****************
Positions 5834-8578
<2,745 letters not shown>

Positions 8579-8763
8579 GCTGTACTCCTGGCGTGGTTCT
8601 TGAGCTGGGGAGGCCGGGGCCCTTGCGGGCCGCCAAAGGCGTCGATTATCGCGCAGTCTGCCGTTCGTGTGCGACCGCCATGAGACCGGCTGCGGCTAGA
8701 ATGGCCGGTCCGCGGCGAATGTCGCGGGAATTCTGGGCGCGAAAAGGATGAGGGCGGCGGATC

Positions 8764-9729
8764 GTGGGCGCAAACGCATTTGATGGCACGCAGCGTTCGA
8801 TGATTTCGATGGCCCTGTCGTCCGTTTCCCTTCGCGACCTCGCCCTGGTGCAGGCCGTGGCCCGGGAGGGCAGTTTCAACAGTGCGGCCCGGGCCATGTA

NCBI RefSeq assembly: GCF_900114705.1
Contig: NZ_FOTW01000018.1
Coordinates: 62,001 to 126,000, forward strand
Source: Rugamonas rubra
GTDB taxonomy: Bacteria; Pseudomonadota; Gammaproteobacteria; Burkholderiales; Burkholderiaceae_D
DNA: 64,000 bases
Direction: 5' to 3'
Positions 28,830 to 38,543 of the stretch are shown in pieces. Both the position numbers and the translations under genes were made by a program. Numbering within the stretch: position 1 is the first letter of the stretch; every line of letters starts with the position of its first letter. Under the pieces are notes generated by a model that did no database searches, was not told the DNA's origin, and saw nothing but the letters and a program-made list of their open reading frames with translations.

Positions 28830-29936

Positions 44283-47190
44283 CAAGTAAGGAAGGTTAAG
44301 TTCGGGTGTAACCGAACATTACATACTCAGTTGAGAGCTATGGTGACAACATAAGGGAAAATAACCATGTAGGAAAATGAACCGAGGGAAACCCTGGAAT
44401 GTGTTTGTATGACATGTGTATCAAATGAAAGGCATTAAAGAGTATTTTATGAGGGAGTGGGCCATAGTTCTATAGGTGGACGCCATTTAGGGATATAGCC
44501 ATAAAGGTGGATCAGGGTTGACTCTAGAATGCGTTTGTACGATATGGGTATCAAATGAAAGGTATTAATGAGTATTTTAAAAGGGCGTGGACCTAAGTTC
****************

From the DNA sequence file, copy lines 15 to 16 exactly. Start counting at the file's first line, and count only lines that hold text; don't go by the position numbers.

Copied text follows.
DNA: 64,000 bases
Direction: 5' to 3'